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I found the Kimono Sleeve dress pattern by Salme, and with its simple lines and easy fit, I knew it was the style I was looking for and would be quick to sew up.
This pattern is a digital download that you print on your home computer. I am drawn to independent patterns and designers who offer this kind of accessibility to their patterns – being quite impatient, I find it hard to wait for a pattern to arrive in the mail, so I love the immediacy of being able to purchase a pattern and instantly print it out at home. If you are like me, I recommend investing in a good paper cutter which will save you a lot of time, when it comes to trimming your printed sheets.
I decided to use satin for the main fabric of this dress and in order to prevent it slipping around my mat when cutting out, I placed it on top of some cotton yardage which helped anchor it down and allowed me to cut out the pattern neatly and with straight lines.
The dress was very simple to sew and I started to feel like the dark navy blue I had chosen needed to be brightened up, so I decided to appliqué a large anchor design on the skirt of the dress.
I began by hand drawing an anchor onto freezer paper. I used my ruler and a Fiskars circle template (to help me get accurate curved lines) and by placing the freezer paper on top of my front skirt piece, I was able to judge the size and position of my appliqué.
When I was happy enough with my sketching, I took a piece of lightweight fusible interfacing and traced the anchor design onto the back. I then ironed the interfacing to the back of a large piece of scrap fabric.
I trimmed the scrap fabric slightly, then used a thin layer of spray-on fabric adhesive to hold the right side of the fabric scrap to the wrong side of the skirt piece. Putting it in my sewing machine, I stitched the interfacing to the skirt following along my traced pen lines. I used a zig zag stitch. You may need to experiment to find the best stitch for your fabric. Satin frays easily so I found a zig zag stitch (or a twin needle) to be most effective.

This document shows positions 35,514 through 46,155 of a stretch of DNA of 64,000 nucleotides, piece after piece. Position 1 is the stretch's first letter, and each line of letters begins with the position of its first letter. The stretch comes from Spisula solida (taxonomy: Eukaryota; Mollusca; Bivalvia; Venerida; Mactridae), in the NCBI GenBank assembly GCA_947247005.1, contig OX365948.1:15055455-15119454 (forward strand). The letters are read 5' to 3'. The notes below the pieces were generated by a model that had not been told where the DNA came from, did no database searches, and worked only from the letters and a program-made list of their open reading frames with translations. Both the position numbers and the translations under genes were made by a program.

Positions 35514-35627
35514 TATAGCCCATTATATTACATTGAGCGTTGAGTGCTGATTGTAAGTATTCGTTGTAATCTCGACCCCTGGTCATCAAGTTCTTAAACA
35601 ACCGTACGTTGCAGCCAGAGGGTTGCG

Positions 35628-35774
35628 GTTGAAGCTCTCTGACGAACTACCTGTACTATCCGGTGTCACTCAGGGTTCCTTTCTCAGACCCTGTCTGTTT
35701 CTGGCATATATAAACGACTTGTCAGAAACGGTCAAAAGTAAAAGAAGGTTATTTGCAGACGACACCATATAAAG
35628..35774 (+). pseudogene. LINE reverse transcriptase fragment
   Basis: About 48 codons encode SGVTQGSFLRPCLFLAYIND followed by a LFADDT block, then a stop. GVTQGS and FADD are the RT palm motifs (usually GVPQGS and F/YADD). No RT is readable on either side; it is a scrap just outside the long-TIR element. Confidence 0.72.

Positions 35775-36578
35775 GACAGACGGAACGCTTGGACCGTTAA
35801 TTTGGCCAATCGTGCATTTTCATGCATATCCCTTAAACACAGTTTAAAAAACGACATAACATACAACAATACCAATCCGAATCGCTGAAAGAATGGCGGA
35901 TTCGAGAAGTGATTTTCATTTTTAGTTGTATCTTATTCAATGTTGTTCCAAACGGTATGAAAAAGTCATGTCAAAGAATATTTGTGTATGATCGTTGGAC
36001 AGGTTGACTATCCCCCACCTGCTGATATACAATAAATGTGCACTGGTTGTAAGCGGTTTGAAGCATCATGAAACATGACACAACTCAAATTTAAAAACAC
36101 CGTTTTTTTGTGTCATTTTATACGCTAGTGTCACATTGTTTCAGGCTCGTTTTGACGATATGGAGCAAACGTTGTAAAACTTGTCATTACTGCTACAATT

Depending on your design, make sure to sew over all the marked lines, including the interior ones (like the inner circle of my anchor design).
With the stitching complete, turn the skirt the right way and using a small, sharp pair of scissors (my Fiskars Stitcher scissors are the BEST for this job) snip away at the main fabric inside the stitching, taking care not to cut into the contrast fabric. Because I lightly sprayed the fabric with adhesive, I had to run the closed blades of my scissors up between the satin and contrast fabric to pull them apart from each other for more accurate cutting.
Having followed the pattern directions and sewn together the top and the skirt of the dress, I pinned the bodice to the skirt with right sides facing and side seams matching.To make the comfortable elastic waist, I pulled the elastic around my waist and subtracted 3” (because elastic tends to stretch when sewn in this manner). I sewed the two ends of my elastic together to form a loop and by marking the loop into 4 equal parts, I was able to pin it evenly around the waist seam of the dress. When sewing the elastic to the seam allowance, I pulled the elastic flat in between the pins.
To finish my dress I sewed a rolled hem on my machine with a newly acquired rolled hem foot.
The foot rolls the fabric over to create a neat and beautiful hem. I did have to practice the technique a few times on a piece of scrap fabric, but I was happy with the final result.
Now that I have learnt this appliqué technique I’m thinking that there endless ways I can personalize the clothing items I have been making.
Salme Kimono sleeve dress pattern
Enough fabric according to pattern requirements
Pins and pattern weights
For appliqué – small piece of freezer paper, small piece of lightweight fusible interfacing, contrast fabric, pen, pencil, spray-on fabric adhesive
Iron and ironing board